It’s a relief when the bell rings, even though it only adds to the pain in her skull—or at least, it’s a relief until she remembers she has detention. She spends a few minutes debating what lie to employ to explain her continued absence from home (she settles, rather unoriginally, with ‘hanging out with Ana and Abby’) before heading to the designated detention room. A sigh of relief passes through her lips when she finds Mr. Booth sitting behind the desk, his feet propped up on the table and a book in his lap.
“I thought there was a mistake with my list. You were never one to find yourself in detention, Aurora.”
Aurora shrugs and drops her phone in the bucket on the table, labeled as it is with a sign designating its purpose in large bold lettering.
“You’re normally too clever to get caught, at least. I still haven’t managed to figure out your freshman year note passing system, even after all this time.”
“That’s because it was a rare occurrence, Mr. Booth. I actually enjoyed your class.”
“Well, I hope I continue to hold your interest. This is my first year teaching sophomores, but I do think you’ll all enjoy what I have in store for you. But for now—” He gestures to the empty classroom. “Pick your seat, and pick it carefully, you have to spend an hour and a half in that unforgiving plastic.”
“Is one better than the others?”
“No, but I thought the illusion of choice might console you slightly.”
An amused puff of air leaves Aurora (not a snort, because ladies did not ‘snort’), and she takes a seat in the middle of the room, placing her Coach backpack neatly on the floor next to her. There’s little in it, aside from the Trigonometry book Miss Mills had insisted they carry at all times (and assigned homework from, already), and she dreads the upcoming time that would undoubtedly be spent battling boredom without a phone or computer to distract her. She has a feeling that detention on the first day of classes is not a particularly common punishment, and it’s likely she had little to look forward to in terms of people watching, aside from Emma Swan, who Aurora imagines will not arrive until the hands of the clock set on 3:00 PM precisely.
An especially painful throb at her temple has her putting her head down on the desk, forehead resting against the cool plastic. She focuses on breathing –on counting her breaths. They’re almost exactly in sync with the thrumming of the air conditioner (one of those old units that are speckled with unidentifiable strains). She finds herself reflexively adjusting her breathing the match the sound (hrmm hrmmmm hrmm hrmmmmm) and the chill of the desk, the stillness of the air, the…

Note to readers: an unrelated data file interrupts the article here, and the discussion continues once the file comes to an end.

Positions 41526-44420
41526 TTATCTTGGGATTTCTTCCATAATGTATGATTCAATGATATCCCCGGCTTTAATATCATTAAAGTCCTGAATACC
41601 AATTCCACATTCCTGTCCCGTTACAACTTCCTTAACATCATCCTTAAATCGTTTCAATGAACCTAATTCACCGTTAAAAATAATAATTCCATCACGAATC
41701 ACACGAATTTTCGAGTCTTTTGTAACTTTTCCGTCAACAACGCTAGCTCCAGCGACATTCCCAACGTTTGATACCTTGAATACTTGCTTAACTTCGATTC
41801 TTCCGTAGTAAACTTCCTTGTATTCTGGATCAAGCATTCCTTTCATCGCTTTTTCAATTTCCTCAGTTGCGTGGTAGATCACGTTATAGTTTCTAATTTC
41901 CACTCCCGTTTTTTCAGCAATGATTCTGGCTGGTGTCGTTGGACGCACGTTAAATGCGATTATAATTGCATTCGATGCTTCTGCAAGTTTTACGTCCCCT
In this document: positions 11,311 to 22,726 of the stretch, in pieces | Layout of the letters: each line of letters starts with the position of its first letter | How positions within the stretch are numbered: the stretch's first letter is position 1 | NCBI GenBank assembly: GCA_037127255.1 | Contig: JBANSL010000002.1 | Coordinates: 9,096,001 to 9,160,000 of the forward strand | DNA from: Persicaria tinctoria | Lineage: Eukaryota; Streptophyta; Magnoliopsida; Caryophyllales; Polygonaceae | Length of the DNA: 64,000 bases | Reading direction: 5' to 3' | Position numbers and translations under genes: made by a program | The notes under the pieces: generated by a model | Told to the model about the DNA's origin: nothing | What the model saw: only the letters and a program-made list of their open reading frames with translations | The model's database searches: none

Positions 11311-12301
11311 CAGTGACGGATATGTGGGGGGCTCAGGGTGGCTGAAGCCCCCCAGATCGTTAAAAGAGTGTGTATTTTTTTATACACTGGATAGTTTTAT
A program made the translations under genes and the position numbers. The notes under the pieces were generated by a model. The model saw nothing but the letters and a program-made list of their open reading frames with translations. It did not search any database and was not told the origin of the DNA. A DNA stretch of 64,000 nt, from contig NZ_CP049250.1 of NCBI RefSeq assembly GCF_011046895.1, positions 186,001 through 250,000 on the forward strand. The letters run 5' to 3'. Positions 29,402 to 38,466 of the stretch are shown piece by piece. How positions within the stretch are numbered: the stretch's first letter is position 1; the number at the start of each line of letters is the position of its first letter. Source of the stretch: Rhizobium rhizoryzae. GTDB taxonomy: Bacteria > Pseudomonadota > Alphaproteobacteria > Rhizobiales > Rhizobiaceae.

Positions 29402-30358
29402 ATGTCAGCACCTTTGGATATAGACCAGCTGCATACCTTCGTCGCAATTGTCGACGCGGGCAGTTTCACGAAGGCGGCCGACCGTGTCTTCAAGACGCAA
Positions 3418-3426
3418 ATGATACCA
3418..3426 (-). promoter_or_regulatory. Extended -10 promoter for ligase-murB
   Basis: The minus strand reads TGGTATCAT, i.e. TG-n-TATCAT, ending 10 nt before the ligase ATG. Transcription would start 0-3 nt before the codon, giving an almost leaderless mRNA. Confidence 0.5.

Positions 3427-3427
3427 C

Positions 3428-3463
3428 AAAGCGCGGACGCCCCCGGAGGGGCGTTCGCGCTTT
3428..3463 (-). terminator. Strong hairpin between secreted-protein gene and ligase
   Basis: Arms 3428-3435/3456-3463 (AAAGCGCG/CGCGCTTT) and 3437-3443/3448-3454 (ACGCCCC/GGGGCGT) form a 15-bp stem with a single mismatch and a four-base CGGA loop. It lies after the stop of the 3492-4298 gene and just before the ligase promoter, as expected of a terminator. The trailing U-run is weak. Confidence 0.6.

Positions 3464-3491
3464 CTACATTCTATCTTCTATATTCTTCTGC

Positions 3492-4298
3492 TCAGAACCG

It creeps in, over, around her.
It’s nothing and infinite and without break.
It’s torture and she will never escape—never see, never eel, never hear, or taste or touch or breathe or think or live.
It is drowning—not in an ocean or lake or river—but into nothingness, into oblivion, into—
Terror. It floods the space and fills every pore. It slips down her throat and clogs her lungs and she is—
Screaming. She is screaming or crying or hyperventilating and there are strong arms around her, securing her—keeping her from flailing about—and they are solid and real and there is light and she is blinking and she can see the blurry shapes and images.
“Breathe,” a voice is saying in her ear. It is calm and confident and it is telling her to breathe so Aurora does, sucking in a great gulp of air—gasping into the solid and warm form she finds herself pressed in to. ‘Pressed’, because she is practically fully leaning on the… girl—it is most certainly a girl—a girl who is supporting her weight, gripping her firmly and telling her to breathe.
She’s shaking, she realizes, and her inhalations are sharp, her exhalations shaky, but she manages to pull away slightly, pulling her face out of the crook of the girl’s neck leaving behind trails of moisture that has escaped from her eyes. It’s unclear to her how she came to be there—out of her seat and up against her unknown savior, but the questions die on her lips as she catches sight of the girl who’s hands are still grasping her biceps securely.
The new girl.
It’s the first time Aurora’s seen her—really seen her—because despite spending a good portion of the day contemplating her and what, exactly, made her stand out in such a significant way, Aurora had only gotten a glimpse of her earlier in the day. And that glimpse (over the shoulders of a crowd of curious students) hadn’t given her a view like this—hadn’t allowed her to see the darkness of the girl’s eyes, the warm undertones of her light brown skin, the surprising occasional strand of light brown in hair otherwise nearly black in color.
Aurora had seen something in this girl from a distance—from a glance—but up close it is blinding (overwhelming); it is impossible to miss and she wonders if she will ever be able to look at the girl in passing without being struck dumb by that something Aurora still finds herself unable to describe.